What is sleep apnea?
Obstructive Sleep Apnea (OSA) occurs when the tongue and soft palate collapse onto the back of the throat and block the airway during your sleep. Watch the video below to find out more.
Symptoms and health risks of sleep apnea
10 common symptoms of obstructive sleep apnea (osa)
As a result, the quality of your sleep is poor, which makes you tired during the day. Sleep apnea is a leading cause of excessive daytime sleepiness.
In response, the brain sends signals through the nervous system and essentially tells the blood vessels to “tighten up” in order to increase the flow of oxygen to the heart and the brain. Thus, your blood pressure goes up.
Also poor sleep and sleep deprivation may increase appetite. Because the psychological manifestations of fatigue, sleep and hunger are similar, we sometimes confuse them.
Also, sleep affects how your body reacts to insulin, the hormone that controls your blood glucose (sugar) level. Sleep deficiency results in a higher than normal blood sugar level, which may increase your risk for diabetes.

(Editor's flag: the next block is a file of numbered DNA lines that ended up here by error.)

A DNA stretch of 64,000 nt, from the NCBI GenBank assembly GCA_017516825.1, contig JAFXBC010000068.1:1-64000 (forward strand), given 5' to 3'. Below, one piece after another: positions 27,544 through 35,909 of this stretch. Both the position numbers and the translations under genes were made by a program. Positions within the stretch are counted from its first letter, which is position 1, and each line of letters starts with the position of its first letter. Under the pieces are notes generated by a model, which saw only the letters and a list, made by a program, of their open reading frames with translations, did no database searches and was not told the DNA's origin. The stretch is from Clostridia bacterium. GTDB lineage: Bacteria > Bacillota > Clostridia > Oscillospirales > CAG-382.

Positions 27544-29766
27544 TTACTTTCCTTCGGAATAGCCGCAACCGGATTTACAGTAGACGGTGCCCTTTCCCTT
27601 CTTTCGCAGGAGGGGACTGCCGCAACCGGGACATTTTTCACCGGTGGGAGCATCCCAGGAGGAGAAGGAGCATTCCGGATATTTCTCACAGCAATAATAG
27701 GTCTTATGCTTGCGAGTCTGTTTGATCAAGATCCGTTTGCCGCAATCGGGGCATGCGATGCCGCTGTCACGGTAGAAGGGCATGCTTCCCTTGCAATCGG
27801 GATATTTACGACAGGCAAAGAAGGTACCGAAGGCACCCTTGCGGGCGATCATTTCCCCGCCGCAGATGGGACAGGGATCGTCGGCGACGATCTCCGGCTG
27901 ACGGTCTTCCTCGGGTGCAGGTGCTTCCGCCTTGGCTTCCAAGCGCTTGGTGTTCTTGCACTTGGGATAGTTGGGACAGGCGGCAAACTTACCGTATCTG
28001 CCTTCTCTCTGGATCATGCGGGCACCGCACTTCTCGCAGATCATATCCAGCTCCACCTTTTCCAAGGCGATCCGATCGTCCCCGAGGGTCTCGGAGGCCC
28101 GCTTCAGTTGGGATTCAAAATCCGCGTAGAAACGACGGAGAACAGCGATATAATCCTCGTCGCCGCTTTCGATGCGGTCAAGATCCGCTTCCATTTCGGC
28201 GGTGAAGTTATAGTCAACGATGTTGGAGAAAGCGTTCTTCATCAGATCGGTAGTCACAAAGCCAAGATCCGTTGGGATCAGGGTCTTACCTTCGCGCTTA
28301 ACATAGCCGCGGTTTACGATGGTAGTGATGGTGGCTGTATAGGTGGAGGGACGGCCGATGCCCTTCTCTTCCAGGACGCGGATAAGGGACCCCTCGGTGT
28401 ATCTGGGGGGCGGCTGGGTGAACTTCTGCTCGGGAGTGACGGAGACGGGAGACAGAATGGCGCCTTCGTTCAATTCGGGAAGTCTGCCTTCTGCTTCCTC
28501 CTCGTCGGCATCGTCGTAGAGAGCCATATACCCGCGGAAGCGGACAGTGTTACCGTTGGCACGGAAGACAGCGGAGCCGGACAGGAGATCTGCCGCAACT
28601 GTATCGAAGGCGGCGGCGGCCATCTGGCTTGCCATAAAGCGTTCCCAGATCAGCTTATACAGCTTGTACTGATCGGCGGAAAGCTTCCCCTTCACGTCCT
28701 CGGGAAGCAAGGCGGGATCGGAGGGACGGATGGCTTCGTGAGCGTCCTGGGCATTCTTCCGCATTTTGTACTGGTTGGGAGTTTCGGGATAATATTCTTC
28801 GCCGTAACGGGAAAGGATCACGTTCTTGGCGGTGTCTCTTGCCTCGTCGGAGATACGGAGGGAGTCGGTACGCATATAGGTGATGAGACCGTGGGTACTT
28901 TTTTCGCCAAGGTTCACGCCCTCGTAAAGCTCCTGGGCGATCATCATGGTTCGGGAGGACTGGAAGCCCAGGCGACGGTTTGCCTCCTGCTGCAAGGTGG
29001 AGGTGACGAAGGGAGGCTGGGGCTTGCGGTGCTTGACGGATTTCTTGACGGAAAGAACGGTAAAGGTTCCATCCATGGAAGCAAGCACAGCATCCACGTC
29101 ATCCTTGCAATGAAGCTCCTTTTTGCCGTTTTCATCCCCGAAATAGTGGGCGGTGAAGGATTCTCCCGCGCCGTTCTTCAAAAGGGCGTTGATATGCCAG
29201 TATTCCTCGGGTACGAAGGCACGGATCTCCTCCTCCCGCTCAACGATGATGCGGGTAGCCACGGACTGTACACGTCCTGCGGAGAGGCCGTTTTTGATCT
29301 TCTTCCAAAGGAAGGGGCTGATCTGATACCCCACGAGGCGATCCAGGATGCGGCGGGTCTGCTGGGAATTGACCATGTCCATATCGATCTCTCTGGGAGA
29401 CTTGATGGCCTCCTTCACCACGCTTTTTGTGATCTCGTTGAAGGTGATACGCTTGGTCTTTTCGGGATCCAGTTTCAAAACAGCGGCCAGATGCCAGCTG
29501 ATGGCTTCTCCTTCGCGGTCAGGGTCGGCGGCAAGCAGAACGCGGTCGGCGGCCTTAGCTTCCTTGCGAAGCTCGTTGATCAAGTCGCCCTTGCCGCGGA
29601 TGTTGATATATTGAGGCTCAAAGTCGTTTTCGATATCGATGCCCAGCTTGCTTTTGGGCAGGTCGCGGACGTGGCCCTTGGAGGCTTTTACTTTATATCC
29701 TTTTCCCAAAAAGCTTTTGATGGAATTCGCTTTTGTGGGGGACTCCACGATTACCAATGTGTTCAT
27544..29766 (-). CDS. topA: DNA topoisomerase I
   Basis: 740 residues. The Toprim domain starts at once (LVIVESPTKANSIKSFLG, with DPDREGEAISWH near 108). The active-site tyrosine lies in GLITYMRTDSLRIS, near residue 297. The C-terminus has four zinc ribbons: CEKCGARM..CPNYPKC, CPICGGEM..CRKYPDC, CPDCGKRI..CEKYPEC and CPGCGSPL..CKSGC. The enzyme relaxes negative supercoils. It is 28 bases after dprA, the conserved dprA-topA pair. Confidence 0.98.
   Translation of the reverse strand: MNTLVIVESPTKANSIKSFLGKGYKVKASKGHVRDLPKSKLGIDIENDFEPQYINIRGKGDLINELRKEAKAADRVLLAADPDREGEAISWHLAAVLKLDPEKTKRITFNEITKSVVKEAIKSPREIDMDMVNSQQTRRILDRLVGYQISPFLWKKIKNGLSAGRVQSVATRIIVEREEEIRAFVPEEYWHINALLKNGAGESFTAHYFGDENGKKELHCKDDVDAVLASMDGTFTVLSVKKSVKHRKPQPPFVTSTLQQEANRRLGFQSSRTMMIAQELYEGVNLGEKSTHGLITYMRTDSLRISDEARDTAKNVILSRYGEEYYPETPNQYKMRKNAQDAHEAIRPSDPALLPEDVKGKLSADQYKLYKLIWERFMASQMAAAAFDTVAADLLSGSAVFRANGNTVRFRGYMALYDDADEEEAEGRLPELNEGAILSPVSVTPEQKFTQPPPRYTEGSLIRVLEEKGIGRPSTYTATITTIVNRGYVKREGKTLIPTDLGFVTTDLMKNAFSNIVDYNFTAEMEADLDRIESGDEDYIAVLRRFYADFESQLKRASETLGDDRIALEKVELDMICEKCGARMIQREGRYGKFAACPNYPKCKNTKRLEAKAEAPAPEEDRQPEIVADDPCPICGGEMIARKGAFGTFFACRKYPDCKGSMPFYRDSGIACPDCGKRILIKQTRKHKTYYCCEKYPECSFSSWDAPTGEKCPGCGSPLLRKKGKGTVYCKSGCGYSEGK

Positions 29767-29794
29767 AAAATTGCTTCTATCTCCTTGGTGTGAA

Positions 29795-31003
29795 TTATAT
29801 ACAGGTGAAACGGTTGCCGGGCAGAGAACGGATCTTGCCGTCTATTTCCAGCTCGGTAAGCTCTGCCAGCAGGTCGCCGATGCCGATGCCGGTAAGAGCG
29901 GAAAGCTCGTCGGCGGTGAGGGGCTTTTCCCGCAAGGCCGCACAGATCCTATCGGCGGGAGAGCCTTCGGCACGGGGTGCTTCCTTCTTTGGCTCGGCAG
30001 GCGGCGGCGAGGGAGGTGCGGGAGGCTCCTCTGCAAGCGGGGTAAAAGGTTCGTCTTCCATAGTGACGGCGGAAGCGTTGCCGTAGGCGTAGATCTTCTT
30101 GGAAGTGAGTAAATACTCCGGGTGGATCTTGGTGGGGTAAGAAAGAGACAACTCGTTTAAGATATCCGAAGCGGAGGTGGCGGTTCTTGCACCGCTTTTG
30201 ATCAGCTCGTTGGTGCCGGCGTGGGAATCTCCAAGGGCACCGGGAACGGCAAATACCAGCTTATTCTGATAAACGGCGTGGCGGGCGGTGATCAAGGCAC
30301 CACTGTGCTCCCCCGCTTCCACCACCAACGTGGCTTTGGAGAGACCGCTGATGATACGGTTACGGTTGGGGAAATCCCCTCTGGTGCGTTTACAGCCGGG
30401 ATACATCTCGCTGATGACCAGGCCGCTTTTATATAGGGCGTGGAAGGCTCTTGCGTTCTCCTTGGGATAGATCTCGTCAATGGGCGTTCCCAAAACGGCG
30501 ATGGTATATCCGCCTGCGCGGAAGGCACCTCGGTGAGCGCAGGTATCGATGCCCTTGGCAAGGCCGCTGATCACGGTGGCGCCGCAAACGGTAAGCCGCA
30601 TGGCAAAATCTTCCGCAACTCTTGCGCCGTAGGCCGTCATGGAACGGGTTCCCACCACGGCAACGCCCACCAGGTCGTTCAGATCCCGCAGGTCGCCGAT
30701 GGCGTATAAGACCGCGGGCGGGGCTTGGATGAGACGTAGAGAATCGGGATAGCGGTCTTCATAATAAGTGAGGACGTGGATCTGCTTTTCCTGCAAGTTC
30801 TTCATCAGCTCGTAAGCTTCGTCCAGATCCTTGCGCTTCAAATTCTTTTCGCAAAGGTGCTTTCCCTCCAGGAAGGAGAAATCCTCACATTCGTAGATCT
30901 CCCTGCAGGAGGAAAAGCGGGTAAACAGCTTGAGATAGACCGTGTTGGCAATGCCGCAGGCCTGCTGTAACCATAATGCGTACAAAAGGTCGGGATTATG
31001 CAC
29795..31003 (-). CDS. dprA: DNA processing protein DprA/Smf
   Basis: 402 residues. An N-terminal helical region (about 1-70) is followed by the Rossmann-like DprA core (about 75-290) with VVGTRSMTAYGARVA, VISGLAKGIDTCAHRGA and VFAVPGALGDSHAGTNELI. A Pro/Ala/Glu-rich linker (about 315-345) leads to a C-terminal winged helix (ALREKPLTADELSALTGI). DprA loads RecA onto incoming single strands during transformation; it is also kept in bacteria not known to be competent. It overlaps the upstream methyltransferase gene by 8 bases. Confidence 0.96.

When sleep is disrupted over and over, it can alter brain activity and neurochemicals that affect a person’s mood and thinking. It also can lead to emotional changes, clinical depression or anxiety.
It is also thought that an episode of apnea could alter digestive processes in a way that disrupts the function of the lower esophageal sphincter.
Researches show associations between sleep apnea autoimmune diseases:
– Patients with fibromyalgia have a tenfold increase in sleep-disordered breathing, including OSA.
– More than half of MS patients were found to have an elevated risk for OSA.
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